When I was a young girl I somehow got the idea that I had to be good at everything… that I had to be perfect. My mom was concerned because I was a perfectionist by the time I was only eight years old! If I got a 99 and not a 100 on a test in school, I would feel stomach distress. My mom wasn’t infusing perfectionism into me, and neither was God. He understands how weak we are; he knows we are only dust (Psalm 103:14 NLT). But I would never allow myself to let myself down.
I began to see the same pattern developing in my daughter, Jordan, when she was eight or nine years old. One day I said to her, “Jordan, go mess up your room.” Now most mothers are saying to their children, “Go clean up your room.” But I didn’t want her to be under a lot of pressure. I wanted her to learn to relax and enjoy herself.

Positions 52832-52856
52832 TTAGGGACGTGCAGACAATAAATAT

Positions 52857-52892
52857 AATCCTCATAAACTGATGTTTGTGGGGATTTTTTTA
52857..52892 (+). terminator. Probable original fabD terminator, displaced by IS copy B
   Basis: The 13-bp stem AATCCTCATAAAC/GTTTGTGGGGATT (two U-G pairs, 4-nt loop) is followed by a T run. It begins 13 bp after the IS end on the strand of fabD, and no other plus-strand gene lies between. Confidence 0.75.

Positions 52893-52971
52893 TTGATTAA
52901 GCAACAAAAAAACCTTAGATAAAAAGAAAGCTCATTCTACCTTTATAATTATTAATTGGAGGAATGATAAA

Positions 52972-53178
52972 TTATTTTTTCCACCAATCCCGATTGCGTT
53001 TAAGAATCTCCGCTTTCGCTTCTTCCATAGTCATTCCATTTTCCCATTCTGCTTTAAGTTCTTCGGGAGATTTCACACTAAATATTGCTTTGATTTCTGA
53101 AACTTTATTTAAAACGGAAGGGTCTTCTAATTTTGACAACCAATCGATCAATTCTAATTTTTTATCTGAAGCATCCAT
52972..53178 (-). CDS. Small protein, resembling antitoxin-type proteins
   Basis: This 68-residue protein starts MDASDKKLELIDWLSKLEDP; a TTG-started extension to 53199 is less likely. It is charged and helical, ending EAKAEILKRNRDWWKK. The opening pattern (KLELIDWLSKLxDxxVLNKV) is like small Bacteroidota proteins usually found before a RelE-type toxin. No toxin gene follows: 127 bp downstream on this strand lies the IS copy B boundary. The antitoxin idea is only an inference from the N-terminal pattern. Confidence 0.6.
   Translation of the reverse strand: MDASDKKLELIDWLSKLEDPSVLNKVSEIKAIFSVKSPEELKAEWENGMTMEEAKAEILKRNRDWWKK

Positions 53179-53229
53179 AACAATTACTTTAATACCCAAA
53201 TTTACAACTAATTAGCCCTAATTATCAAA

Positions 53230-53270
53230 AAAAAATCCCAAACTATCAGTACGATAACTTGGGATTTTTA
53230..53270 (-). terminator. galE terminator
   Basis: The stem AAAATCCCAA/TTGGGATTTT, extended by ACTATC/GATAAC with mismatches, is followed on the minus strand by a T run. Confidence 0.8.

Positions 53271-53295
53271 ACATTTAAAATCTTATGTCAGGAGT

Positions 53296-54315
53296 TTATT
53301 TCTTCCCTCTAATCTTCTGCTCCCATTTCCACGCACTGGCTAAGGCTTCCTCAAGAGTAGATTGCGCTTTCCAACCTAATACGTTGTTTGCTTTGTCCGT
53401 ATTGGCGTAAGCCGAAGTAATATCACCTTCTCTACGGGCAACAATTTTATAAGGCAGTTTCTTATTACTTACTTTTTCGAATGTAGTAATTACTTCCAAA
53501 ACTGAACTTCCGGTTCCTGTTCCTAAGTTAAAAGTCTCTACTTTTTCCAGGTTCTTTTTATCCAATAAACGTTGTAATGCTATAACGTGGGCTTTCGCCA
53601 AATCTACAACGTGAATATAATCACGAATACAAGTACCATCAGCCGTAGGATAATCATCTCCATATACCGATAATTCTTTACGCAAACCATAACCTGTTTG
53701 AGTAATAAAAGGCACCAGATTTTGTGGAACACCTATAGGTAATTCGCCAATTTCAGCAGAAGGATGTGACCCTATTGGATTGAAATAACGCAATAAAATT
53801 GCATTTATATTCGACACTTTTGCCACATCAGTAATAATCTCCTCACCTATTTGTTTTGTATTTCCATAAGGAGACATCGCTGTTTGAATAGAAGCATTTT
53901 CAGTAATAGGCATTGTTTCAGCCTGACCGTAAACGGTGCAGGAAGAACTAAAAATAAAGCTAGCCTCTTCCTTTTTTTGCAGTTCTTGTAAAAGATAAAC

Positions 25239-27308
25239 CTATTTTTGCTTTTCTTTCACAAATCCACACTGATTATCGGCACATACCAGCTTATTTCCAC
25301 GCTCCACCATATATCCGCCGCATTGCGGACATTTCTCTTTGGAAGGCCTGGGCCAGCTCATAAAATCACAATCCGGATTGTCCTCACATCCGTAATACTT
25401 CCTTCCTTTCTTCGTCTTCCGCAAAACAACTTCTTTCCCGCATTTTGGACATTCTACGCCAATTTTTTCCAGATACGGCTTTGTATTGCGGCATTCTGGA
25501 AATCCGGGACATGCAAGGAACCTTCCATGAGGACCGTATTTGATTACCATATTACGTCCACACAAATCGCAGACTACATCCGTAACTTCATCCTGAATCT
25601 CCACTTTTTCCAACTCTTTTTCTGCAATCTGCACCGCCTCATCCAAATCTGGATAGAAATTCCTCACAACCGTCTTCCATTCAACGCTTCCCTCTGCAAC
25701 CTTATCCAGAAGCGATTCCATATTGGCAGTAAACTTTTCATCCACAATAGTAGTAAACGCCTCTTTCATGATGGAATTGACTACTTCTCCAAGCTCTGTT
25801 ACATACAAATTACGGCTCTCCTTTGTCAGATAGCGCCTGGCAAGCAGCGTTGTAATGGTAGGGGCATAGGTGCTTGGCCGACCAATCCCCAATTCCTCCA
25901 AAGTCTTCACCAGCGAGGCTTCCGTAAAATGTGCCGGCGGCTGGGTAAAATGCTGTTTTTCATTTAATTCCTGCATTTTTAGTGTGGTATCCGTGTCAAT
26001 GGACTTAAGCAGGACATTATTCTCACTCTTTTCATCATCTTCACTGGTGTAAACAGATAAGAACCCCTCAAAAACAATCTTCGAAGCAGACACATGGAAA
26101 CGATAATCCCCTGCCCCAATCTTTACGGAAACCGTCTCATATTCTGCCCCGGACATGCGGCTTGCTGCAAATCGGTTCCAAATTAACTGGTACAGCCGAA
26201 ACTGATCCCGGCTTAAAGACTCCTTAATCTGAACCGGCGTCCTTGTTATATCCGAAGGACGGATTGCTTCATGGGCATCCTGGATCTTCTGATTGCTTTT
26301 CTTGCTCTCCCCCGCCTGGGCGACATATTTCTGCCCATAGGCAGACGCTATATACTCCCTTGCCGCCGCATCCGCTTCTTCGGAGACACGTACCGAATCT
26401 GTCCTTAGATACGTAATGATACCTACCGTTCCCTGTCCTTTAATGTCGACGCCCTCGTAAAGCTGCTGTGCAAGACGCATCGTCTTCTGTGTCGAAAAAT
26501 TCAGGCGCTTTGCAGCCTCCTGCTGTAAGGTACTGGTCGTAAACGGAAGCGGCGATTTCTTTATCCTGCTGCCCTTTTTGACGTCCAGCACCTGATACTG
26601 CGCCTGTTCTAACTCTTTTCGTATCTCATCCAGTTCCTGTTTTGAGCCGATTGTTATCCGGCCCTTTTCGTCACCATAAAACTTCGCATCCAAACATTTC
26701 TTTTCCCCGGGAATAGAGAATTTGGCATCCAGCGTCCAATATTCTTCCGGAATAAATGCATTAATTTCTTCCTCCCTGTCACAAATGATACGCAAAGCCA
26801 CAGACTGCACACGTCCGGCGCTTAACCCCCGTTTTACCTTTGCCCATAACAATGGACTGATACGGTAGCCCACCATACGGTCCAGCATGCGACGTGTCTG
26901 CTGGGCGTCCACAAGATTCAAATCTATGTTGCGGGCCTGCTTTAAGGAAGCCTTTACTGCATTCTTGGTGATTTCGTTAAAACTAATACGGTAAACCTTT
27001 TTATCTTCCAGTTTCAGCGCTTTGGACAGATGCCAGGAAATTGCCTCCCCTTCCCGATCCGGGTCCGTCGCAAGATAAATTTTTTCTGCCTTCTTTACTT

Sometimes children process things differently than we intend for them to. And because Jordan was a straight-A student and I would talk about how she had always been a straight-A student, she began to think, Mommy won’t be pleased with me if I’m not perfect. Without realizing it, I was putting pressure on her.
There’s a difference between having a spirit of excellence and being a perfectionist. Galatians 6:4 NLT says, Be sure to do what you should, for then you will enjoy the personal satisfaction of having done your work well, and you won’t need to compare yourself to anyone else. God does not expect us to be perfect, but to be the best we can be…to have a spirit of excellence without the kind of pressure that destroys. This gives us balance in our lives.